New Law Cracks Down on Funding Source for ISIS While Protecting Syria’s Cultural Heritage
May 9, 2016
WASHINGTON—Representative Eliot L. Engel, Ranking Member of the House Committee on Foreign Affairs, today welcomed the President’s signature into law of Rep. Engel’s legislation to crack down on the sale of artifacts looted by ISIS from cultural sites in Syria. The Protect and Preserve International Cultural Property Act would contribute to the comprehensive policy of degrading and destroying ISIS without risking American lives or costing American taxpayers.
The new law imposes tough new import restrictions on antiquities that are trafficked out of Syria, bringing U.S. policy in line with a UN Security Council Resolution that called on governments to deny funding to ISIS by preventing trade in Iraqi and Syrian cultural property.
“As part of America’s effort to degrade and destroy ISIS, we need to do all we can to cut off resources for this terrorist group. Today, we’re putting a new tool to use. My legislation will crack down on the trafficking of looted Syrian artifacts, which has put millions of dollars in the hands of ISIS extremists,” said Rep. Engel. “This legislation has earned support from lawmakers of both parties and in both Houses, as well as numerous cultural heritage preservation groups. I want to thank the President for signaling his support as well, and for signing this bill into law.”
Numerous outside groups and experts voiced their support for the Protect and Preserve International Cultural Property Act when it passed the House late last month.
Deborah Lehr, Chair of the Antiquities Coalition, said, “The passage of the Protect and Preserve International Cultural Property Act is a critical, bipartisan demonstration of American leadership. The looting of antiquities is a direct threat to American national security and to humanity’s shared heritage. By closing the U.S. market for blood antiquities from Syria, the United States is cutting off a key source of terrorist financing. We applaud Representatives Engel, Keating, Royce, and Smith, as well as the entire House and Senate, along with the many individual citizens and groups whose hard work and dedication made the passage of this bill possible. We look forward to working together with them all to ensure its implementation.”
Brian I. Daniels, Director of Research at the Penn Cultural Heritage Center, University of Pennsylvania Museum, said, “The protection of human history is a non-partisan issue. Representative Engel has demonstrated great leadership in working with Chairman Royce and other members of the House and Senate in authoring a bipartisan bill that makes a difference in the preservation of cultural heritage. H.R. 1493 ends the incentive for ISIS to loot antiquities by making it clear that there is no legal market for the artifacts stolen from Syria during the present conflict. But this bill goes even further by encouraging Federal agencies to work together on preserving human history—and holding them accountable to do just that. In recent years, we have watched how terror groups have conspired to erase the history of ethnic and religious groups that they oppose. This bill is insurance that does not happen.”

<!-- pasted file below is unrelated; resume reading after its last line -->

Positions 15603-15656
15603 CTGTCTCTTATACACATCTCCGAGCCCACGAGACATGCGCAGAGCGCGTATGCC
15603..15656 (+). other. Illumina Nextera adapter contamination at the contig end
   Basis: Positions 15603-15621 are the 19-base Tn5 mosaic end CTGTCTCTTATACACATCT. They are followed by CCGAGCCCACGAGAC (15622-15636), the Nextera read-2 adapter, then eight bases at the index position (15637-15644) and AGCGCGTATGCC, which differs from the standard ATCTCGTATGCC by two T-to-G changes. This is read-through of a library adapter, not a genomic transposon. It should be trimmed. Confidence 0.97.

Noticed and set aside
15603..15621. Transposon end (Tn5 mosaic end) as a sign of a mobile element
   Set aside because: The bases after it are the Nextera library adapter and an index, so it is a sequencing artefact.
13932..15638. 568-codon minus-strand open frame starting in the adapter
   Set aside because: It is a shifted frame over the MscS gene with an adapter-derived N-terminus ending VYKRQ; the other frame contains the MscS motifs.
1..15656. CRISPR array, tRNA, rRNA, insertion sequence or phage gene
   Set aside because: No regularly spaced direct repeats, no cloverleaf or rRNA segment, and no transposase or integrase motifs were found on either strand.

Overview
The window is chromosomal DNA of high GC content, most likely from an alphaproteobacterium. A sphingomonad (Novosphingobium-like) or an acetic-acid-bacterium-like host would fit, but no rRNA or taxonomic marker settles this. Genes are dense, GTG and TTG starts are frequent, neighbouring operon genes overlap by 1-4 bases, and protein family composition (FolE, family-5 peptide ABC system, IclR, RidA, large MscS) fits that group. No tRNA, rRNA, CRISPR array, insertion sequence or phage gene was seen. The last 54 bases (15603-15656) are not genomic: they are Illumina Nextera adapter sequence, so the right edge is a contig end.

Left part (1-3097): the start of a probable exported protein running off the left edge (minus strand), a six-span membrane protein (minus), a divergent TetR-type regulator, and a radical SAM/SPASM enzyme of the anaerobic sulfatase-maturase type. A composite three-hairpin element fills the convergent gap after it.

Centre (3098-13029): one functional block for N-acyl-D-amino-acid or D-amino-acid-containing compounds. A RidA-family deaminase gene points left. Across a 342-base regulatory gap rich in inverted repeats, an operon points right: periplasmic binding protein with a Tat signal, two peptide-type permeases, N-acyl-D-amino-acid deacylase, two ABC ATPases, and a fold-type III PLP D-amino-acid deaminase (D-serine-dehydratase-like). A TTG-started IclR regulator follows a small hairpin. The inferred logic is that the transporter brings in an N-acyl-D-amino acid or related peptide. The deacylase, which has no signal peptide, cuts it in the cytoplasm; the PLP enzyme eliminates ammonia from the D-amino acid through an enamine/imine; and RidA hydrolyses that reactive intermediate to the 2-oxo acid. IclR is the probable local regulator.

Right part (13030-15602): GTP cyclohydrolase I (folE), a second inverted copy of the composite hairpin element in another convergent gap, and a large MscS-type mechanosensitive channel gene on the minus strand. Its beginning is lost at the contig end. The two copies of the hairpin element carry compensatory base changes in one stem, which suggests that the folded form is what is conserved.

Patty Gerstenblith, Distinguished Research Professor at the DePaul University College of Law, said, “With this legislation, the United States has taken a significant step toward reducing the destruction of cultural heritage in the Syrian conflict and preventing the sale of looted antiquities from providing income to ISIL and others engaged in the conflict. The 15 cultural heritage organizations that supported this legislation thank Congressman Engel for his leadership in providing a practical response to the funding of terrorism.”
(Dr. Gerstenblith is a USCBS Board Member)
On June 1, 2015, Representative Engel’s legislation unanimously passed the House. The Senate approved a slightly modified version of the legislation on April 13, which the House passed by voice vote on April 26.
The law imposes new import restrictions on cultural artifacts removed from Syria. Similar restrictions were enacted in 2004 with respect to Iraqi antiquities. The law provides exceptions to allow artifacts to enter the United States for temporary protection and restoration. Restrictions will remain in effect until the crisis in Syria is resolved and America is able to work with a future Syrian government to protect cultural property from trafficking under a bilateral agreement, in accordance with America’s national interests.
Additionally, the law expresses support for a new interagency coordinating body to enhance cooperation among the government agencies, including the Departments of Defense and Homeland Security, already working on cultural preservation issues. It also takes steps to enhance Congressional oversight of this issue.
Representative Engel introduced the Protect and Preserve International Cultural Property Act along with Rep. Ed Royce (R-CA), Chairman of the House Committee on Foreign Affairs; Rep. William R. Keating (D-MA), Ranking Member of the Subcommittee on Terrorism, Nonproliferation, and Trade; and Rep. Christopher H. Smith (R-NJ), Chair of the Subcommittee on Africa, Global Health, Global Human Rights, and International Organizations.